Use of Excess Business Loss and Net Operating Losses (NOL): In addition to quicker depreciation of QIP, the Act allows taxpayers a temporary reprieve from the limitations on use of net operating losses (NOL’s). This change temporarily removes the limits put in place by the TCJA which only allows NOL’s to offset 80 percent of taxable income. In addition to removing the limits, the Act also allows taxpayers to carryback certain NOL’s up to 5 years in order to get an immediate refund of taxes paid in prior year.

Additionally, the Act removes the limitation on excess business losses enacted as part of the TCJA. Under the Act the use of business losses for the 2018 and 2019 tax years are no longer limited and may fully offset other types of income.

Taxpayers who had losses which were limited in the 2018 tax year, or in the 2019 tax year in the case of those who have already filed, may be able to amend returns to claim additional refunds.

Corporate AMT Credits: The corporate alternative minimum tax (AMT) was repealed as part of TCJA with corporate AMT Credits being made available as refundable credits over several years, ending in 2021. The refund period has been accelerated and companies can elect to take the entire refundable credit in 2018 by filing an application for a tentative refund in the manner and form as the Secretary may prescribe.

The application has to be filed by December 31, 2020 and the Secretary must act on the application within 90 days.

Unemployment Benefits: The Act also provides for expanded unemployment benefits which will be made available primarily through existing state programs. A link to state unemployment programs, as well as other helpful information, is provided on the Department of Labor’s Coronavirus page at https://www.dol.gov/coronavirus

Access to funds in retirement plans and individual retirement accounts (IRA): The Act allows taxpayers to more readily access funds held in retirement plans and IRA’s by allowing up to $100,000 of coronavirus related distributions from these plans with no early withdrawal penalty. Distributions paid back within a three-year period will be treated as having met the eligible rollover rules normally applicable. Distributions which will not be repaid are includable in taxable income equally over a three year period beginning with the taxable year of receipt.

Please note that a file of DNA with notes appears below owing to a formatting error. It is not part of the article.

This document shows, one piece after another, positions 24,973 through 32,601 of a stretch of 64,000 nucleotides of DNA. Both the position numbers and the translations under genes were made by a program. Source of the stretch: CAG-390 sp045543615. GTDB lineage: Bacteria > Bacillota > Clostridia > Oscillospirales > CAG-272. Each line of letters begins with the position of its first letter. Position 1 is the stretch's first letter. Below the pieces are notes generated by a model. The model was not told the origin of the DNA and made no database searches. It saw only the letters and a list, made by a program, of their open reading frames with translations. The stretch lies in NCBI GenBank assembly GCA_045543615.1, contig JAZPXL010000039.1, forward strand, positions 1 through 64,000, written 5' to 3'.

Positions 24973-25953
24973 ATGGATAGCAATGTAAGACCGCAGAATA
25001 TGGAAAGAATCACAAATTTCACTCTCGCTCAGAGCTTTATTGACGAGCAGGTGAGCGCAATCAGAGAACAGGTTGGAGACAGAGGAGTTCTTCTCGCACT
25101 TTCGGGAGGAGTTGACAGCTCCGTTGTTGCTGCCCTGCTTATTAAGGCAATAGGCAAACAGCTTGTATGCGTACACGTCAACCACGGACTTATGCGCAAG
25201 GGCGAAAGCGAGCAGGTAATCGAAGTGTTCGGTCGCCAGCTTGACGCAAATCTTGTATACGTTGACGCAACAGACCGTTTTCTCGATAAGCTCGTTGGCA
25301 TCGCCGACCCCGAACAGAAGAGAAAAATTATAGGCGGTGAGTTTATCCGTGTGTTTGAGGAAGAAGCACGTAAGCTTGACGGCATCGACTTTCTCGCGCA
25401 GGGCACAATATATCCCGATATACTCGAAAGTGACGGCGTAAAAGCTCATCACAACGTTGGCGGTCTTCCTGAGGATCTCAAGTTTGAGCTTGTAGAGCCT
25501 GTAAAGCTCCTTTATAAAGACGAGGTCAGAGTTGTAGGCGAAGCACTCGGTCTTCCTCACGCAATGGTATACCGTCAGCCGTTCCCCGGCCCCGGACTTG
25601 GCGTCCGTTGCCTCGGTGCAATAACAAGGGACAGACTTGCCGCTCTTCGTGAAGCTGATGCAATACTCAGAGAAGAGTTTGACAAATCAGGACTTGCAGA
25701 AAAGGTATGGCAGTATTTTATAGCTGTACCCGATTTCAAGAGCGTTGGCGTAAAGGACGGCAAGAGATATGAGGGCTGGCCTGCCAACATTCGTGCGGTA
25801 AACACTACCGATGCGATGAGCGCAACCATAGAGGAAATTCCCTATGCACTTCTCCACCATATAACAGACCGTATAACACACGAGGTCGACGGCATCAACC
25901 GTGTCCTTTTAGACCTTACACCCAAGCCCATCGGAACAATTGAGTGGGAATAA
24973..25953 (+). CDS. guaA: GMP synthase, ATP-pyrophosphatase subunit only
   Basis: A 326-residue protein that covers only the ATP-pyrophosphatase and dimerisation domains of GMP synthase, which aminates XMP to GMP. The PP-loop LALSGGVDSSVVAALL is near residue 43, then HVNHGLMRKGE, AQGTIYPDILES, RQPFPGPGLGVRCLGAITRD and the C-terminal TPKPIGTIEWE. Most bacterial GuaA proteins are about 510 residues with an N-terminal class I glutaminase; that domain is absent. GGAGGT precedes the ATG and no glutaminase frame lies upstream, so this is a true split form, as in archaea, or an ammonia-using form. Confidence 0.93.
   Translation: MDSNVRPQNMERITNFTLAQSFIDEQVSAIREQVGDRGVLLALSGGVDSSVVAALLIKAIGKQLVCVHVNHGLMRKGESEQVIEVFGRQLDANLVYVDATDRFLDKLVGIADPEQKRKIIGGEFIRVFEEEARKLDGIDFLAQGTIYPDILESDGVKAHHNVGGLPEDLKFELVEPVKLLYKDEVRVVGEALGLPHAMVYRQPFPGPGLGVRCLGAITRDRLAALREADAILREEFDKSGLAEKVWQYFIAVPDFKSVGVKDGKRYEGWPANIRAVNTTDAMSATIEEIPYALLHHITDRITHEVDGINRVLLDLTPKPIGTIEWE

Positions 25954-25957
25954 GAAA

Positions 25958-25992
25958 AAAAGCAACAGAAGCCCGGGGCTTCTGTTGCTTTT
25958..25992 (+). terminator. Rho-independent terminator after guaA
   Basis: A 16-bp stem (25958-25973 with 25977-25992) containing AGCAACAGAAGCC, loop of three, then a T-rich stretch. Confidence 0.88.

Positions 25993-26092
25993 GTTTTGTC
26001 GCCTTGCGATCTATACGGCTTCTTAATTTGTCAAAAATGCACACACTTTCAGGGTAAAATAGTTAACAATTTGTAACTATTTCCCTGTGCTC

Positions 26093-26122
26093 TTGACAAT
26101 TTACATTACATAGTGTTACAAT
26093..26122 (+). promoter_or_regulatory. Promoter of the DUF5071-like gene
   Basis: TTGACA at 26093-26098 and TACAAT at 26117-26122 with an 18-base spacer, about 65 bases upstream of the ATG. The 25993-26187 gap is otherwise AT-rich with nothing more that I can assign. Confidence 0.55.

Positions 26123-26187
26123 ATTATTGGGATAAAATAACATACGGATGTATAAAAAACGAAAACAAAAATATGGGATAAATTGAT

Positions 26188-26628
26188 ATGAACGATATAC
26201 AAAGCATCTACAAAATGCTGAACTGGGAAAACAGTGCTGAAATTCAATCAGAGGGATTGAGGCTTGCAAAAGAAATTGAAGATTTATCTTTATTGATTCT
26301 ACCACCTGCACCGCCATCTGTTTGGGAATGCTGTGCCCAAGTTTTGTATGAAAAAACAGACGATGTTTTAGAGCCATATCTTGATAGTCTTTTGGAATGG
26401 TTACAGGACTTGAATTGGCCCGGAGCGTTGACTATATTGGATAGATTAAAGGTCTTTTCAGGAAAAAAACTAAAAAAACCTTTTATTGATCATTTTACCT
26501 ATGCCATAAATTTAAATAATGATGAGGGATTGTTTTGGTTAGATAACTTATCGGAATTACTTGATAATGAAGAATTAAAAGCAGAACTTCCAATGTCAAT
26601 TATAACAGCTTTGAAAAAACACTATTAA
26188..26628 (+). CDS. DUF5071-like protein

The Act also provides for an increase in the amount of allowable loans from qualified retirement plans from $50,000 to $100,000.

Cash Payments: Lastly, the Act provides for immediate cash in the form of advance credit payments to individuals. Under this provision taxpayers are eligible to receive up to $1200 ($2400 if Married Filing Joint) plus an additional $500 per qualifying child. These amounts begin to phase-out for taxpayers with adjusted gross income in excess of specified amounts. ($150,000 MFJ; $112,500 Head of Household; $75,000 all other taxpayers). Advance refund checks will be issued to taxpayers based upon their 2019 tax return, or their 2018 tax return cases where the taxpayer has not yet filed for the 2019 tax year.

While the Act has many more provisions that could assist taxpayers, the items discussed above could have an immediate benefit by providing cash now as opposed to when future tax returns are filed.

For more information, reach out to us at taxCARES@dhg.com or visit the DHG COVID-19 page for additional resources.

Related Knowledge Share